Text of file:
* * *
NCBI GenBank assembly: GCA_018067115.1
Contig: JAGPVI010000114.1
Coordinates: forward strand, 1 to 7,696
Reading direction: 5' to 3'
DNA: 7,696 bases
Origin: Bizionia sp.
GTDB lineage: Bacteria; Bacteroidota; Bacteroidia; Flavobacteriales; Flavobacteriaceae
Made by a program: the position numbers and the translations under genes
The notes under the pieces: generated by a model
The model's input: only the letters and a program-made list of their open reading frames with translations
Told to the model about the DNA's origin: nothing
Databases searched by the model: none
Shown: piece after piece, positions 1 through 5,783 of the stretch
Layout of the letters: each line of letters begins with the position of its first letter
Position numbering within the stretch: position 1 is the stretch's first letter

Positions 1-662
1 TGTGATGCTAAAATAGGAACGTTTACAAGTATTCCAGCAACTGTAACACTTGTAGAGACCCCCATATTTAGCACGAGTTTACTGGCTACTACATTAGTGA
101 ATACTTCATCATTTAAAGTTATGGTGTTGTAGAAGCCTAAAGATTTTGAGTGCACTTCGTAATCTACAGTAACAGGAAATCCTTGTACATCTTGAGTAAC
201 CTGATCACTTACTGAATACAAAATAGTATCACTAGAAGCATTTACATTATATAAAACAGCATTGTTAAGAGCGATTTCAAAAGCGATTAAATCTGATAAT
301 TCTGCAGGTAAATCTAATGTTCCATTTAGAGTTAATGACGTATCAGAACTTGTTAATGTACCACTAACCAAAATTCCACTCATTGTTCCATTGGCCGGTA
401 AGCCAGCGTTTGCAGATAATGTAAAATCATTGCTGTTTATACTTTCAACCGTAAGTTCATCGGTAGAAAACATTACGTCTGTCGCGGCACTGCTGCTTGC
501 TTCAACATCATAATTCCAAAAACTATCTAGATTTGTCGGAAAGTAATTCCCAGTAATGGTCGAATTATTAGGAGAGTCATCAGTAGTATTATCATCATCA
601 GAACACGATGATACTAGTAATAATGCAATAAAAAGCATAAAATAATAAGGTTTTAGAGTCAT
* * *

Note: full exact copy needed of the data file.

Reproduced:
NCBI GenBank assembly: GCA_018067115.1
Contig: JAGPVI010000114.1
Coordinates: forward strand, 1 to 7,696
Reading direction: 5' to 3'
DNA: 7,696 bases
Origin: Bizionia sp.
GTDB lineage: Bacteria; Bacteroidota; Bacteroidia; Flavobacteriales; Flavobacteriaceae
Made by a program: the position numbers and the translations under genes
The notes under the pieces: generated by a model
The model's input: only the letters and a program-made list of their open reading frames with translations
Told to the model about the DNA's origin: nothing
Databases searched by the model: none
Shown: piece after piece, positions 1 through 5,783 of the stretch
Layout of the letters: each line of letters begins with the position of its first letter
Position numbering within the stretch: position 1 is the stretch's first letter

Positions 1-662
1 TGTGATGCTAAAATAGGAACGTTTACAAGTATTCCAGCAACTGTAACACTTGTAGAGACCCCCATATTTAGCACGAGTTTACTGGCTACTACATTAGTGA
101 ATACTTCATCATTTAAAGTTATGGTGTTGTAGAAGCCTAAAGATTTTGAGTGCACTTCGTAATCTACAGTAACAGGAAATCCTTGTACATCTTGAGTAAC
201 CTGATCACTTACTGAATACAAAATAGTATCACTAGAAGCATTTACATTATATAAAACAGCATTGTTAAGAGCGATTTCAAAAGCGATTAAATCTGATAAT
301 TCTGCAGGTAAATCTAATGTTCCATTTAGAGTTAATGACGTATCAGAACTTGTTAATGTACCACTAACCAAAATTCCACTCATTGTTCCATTGGCCGGTA
401 AGCCAGCGTTTGCAGATAATGTAAAATCATTGCTGTTTATACTTTCAACCGTAAGTTCATCGGTAGAAAACATTACGTCTGTCGCGGCACTGCTGCTTGC
501 TTCAACATCATAATTCCAAAAACTATCTAGATTTGTCGGAAAGTAATTCCCAGTAATGGTCGAATTATTAGGAGAGTCATCAGTAGTATTATCATCATCA
601 GAACACGATGATACTAGTAATAATGCAATAAAAAGCATAAAATAATAAGGTTTTAGAGTCAT